Your Death

Death is a natural human fear. A terror of the unknown and we all must face it. None of us chose to be born and none of us can choose whether we die, but die we must.

Terror is the right word too. Terror Management Theory reveals some important insights. From a 2015 book entitled ‘The Worm at the Core: On the Role of Death in Life‘ the authors suggest that this theory: “… proposes that a basic psychological conflict results from having a self-preservation instinct while realizing that death is inevitable and to some extent unpredictable. This conflict produces terror, which is managed through a combination of escapism and cultural beliefs that act to counter biological reality with more significant and enduring forms of meaning and value.”

This feeds into a “death anxiety” that literally affects such factors as self-esteem at the personal level, and ideas of immortality at the existential level of life that informs whether or not human beings have meaning. The fact of this anxiety is, I think, good evidence that humans intuitively know that we do have meaning.

The PsychCentral webiste writes,

“We make dozens of decisions every day, some that require thought and some that we make without giving our decisions much thought.

The awareness of death can influence our choices and shape how we interact with others. It can also create a lot of anxiety and fear. Global crises and personal stressors or traumatic events can also bring to awareness our mortality.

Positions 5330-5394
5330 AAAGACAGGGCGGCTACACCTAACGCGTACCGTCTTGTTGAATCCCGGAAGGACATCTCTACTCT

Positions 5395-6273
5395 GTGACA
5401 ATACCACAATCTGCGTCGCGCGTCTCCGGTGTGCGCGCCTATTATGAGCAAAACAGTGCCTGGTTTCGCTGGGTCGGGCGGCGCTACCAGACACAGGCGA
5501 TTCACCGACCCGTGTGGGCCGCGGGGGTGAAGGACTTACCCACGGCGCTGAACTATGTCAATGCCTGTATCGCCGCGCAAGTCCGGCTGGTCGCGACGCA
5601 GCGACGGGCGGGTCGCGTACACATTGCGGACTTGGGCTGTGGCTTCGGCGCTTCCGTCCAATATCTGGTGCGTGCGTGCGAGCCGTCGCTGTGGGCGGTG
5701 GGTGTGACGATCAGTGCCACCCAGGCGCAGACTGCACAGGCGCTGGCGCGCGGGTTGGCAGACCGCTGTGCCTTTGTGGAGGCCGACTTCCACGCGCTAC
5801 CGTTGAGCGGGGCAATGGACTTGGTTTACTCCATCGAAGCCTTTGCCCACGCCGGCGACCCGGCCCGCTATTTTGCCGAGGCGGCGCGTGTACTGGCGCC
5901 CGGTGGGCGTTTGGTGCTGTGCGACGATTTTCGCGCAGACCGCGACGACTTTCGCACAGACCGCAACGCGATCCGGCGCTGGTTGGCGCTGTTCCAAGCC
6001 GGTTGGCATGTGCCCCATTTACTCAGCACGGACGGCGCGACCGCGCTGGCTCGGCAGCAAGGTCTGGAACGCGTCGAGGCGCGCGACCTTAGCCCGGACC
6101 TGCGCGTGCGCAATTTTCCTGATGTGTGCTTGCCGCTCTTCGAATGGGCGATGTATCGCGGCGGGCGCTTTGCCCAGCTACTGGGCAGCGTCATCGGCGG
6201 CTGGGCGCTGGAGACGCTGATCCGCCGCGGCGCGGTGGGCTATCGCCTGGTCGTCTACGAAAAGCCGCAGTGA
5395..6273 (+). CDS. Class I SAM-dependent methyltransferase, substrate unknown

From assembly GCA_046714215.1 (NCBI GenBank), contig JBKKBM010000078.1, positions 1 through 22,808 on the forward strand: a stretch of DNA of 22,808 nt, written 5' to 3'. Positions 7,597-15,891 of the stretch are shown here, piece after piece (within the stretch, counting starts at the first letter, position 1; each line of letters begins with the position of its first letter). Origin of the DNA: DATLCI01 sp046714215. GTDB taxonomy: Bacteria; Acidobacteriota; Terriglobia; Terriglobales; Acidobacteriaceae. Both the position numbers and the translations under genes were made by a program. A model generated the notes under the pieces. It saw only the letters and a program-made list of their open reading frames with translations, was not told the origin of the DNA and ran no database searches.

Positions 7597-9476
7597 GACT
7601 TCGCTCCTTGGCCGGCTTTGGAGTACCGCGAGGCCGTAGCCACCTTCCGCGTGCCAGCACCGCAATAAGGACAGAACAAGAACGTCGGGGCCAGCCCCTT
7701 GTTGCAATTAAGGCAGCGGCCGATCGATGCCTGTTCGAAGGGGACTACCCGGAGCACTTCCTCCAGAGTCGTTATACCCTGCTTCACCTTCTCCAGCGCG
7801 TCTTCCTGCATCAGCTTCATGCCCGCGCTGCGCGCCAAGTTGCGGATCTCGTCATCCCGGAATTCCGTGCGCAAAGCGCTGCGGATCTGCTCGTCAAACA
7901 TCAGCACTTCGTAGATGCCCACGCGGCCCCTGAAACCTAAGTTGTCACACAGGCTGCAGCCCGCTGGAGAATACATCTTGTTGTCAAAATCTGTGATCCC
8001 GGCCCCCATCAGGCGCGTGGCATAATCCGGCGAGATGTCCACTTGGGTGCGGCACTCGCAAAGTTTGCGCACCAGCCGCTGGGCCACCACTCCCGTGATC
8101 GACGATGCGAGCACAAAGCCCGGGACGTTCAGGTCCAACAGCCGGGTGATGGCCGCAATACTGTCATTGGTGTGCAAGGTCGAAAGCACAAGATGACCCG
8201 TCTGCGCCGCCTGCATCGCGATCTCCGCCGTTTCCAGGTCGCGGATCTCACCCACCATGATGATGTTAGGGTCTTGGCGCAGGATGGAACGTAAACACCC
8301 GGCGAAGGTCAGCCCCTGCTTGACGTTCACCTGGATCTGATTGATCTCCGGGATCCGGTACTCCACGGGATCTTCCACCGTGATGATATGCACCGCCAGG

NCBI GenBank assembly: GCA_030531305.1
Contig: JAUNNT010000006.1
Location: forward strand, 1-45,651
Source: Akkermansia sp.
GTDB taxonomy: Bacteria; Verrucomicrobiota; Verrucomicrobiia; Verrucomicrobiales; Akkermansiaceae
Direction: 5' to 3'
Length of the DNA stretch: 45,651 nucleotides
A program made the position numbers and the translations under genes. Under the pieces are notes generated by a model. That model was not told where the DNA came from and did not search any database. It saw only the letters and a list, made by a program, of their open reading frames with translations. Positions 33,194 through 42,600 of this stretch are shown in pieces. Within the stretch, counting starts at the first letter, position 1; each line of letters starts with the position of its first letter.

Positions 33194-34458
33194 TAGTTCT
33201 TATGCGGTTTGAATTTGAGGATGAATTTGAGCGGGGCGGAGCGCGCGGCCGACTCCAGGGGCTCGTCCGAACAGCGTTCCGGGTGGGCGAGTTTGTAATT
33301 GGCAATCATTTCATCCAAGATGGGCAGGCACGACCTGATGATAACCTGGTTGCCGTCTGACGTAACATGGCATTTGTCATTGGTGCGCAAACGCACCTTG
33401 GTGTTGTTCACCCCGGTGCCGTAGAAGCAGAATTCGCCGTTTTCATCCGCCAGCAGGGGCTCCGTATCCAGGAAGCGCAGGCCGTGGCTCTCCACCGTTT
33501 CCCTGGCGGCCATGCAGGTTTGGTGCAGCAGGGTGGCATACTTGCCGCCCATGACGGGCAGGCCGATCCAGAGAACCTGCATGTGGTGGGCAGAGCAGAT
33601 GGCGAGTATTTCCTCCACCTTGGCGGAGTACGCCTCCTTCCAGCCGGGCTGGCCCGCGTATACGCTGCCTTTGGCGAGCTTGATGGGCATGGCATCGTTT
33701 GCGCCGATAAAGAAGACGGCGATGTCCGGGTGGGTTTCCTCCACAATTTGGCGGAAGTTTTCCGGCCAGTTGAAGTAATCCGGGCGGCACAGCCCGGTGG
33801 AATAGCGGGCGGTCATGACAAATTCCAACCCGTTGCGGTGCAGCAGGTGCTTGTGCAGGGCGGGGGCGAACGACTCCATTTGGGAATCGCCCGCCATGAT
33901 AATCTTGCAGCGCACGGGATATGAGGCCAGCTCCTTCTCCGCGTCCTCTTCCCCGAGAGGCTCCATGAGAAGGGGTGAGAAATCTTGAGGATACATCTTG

The terror management theory is one explanation for what we do — consciously or subconsciously — with that awareness.”

Many people live ignoring this fact, and I have enormous sympathy with that! It’s a morbid business moping about the place permently reminding yourself of your own mortality.

Some of us are faced with the reality of death more than others. If not through our own failing bodies, then by those around us. Some people do seem to be surrounded by death more than most. Incidentally, this applies to morticians and Funeral servcies too, who still wrestle with the human dilemma in the same way, maybe even being around death may take the edge of it for them. I don’t know!

Some people think it unnatural to think or talk about death.

Life happens, thoughts come, and go.  And we live our lives.

Recently, the famous astrologer Mystic Meg died (I bet she didn’t see that coming)!

And that’s the point.  Do we see our own death coming?

One of the most important yet equally underrated aspects of being a pastor is this:

Showing people how to die well:  “Christianity is ongoing training in dying.”  

This is not because I have personal experience of it, but because the Scriptures point to it, and that death is an aspect of the Fall that has been defeated by the resurrection of Jesus Christ.  It’s not that I want to talk about death, it’s just that the fullness of the Gospel compel all pastor’s to speak of it.

St Paul writes that in this life we are to “die to self” – to live for God I have to die to me.

There’s an element of life that requires our selfishness and sin to be daily crucified.

No wonder our churches are emptier than previous years with a sales pitch like that!!

We live in a culture that is quite uncomfortable around the subject of death.

Not so much now, but it has been taboo for some time.

But as Woody Allen says, not one single person ever got out of life alive.

We all do indeed die.